Nurses in Swaziland intend to strike in protest against the shortage of drugs in the kingdom.
They will march the streets of the capital Mbabane on Friday (29 September 2017) to deliver a petition to the Swazi Prime Minister Barnabas Dlamini.
Swaziland Democratic Nurses Union (SWADNU) President Bheki Mamba said there were also a number of other grievances and health workers felt the government was ignoring them.
The Sunday Observer newspaper in Swaziland reported (24 September 2017) there were shortages of drugs for a range of illnesses and conditions including epilepsy, hypertension, diabetes, ulcers and treatments for HIV positive people.
It added, ‘Not only have the hospitals and clinics run out of drugs, they also do not have of alcohols and spirits used in disinfecting apparatus, bandages and gloves as supplies have also hit an all-time low.’
The Ministry of Health denied there were shortages.
The shortage of drugs has been ongoing in Swaziland for years. The government which is handpicked by King Mswati III, who rules Swaziland as sub-Saharan Africa’s last absolute monarch, often fails to pay its bills to suppliers.
In June 2017, Swazi Senator Prince Kekela told parliament that at least five people had died as a result of the shortage of medicines in Swaziland.
At the time it was reported that about US$18 million was owed to drug companies in May 2017 and they had suspended delivery of medicines until bills were paid.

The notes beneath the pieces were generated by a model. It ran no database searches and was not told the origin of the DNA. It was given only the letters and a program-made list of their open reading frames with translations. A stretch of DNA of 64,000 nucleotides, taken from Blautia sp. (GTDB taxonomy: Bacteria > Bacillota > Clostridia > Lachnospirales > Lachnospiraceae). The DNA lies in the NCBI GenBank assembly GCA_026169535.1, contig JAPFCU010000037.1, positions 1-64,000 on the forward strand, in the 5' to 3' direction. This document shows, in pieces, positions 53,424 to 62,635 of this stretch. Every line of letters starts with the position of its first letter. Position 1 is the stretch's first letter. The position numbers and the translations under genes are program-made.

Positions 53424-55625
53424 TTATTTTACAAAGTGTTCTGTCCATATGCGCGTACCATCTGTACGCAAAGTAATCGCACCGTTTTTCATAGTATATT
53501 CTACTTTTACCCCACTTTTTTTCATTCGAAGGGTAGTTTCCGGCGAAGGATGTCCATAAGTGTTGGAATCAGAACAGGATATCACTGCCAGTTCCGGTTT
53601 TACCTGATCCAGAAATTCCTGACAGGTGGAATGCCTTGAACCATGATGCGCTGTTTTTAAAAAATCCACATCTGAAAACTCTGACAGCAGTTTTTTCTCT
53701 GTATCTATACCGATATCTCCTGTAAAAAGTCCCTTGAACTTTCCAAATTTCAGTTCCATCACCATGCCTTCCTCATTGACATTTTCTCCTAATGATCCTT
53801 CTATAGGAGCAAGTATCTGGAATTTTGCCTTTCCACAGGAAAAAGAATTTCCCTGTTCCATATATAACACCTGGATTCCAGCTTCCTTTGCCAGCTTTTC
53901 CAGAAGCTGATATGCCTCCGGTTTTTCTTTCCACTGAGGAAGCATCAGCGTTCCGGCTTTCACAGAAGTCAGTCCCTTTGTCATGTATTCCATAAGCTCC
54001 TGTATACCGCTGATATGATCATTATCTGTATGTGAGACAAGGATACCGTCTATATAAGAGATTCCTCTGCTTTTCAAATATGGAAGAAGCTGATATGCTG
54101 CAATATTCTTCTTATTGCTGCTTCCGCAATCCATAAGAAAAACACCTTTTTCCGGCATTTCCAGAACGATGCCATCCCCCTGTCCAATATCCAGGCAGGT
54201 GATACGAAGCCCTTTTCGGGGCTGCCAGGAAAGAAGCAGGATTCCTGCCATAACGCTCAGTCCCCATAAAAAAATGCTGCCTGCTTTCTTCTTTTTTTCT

As ordinary people died in the health crisis Prime Minister Dlamini revealed that King Mswati and his mother paid for him to travel to Taiwan for his own medical treatment. Dlamini was not elected PM by the people of Swaziland. He was personally appointed by the King, as were all other government ministers and top judges in the kingdom. None of Swaziland’s senators are elected by the people.
In 2014, at least 44 children died and many hundreds were hospitalised during an outbreak of diarrhoea. The Ministry of Health said it could not afford readily-available drugs. Then, the Government spent US$1.7 million on top of the range BMW cars for itself.
About 680,000 doses of life-saving rotavirus vaccine could have been purchased for the cost of the 20 new BMW X5 sports utility vehicles, which would be enough to treat every child in the kingdom. The cars were for government ministers and top officials.
The purchase was one of many example of irresponsible spending in the kingdom.
In March 2014, US$600,000 was spent on the opening ceremony for the Sikhuphe Airport which was renamed King Mswati III Airport. The airport has been widely criticised outside of Swaziland as a vanity project for the King.
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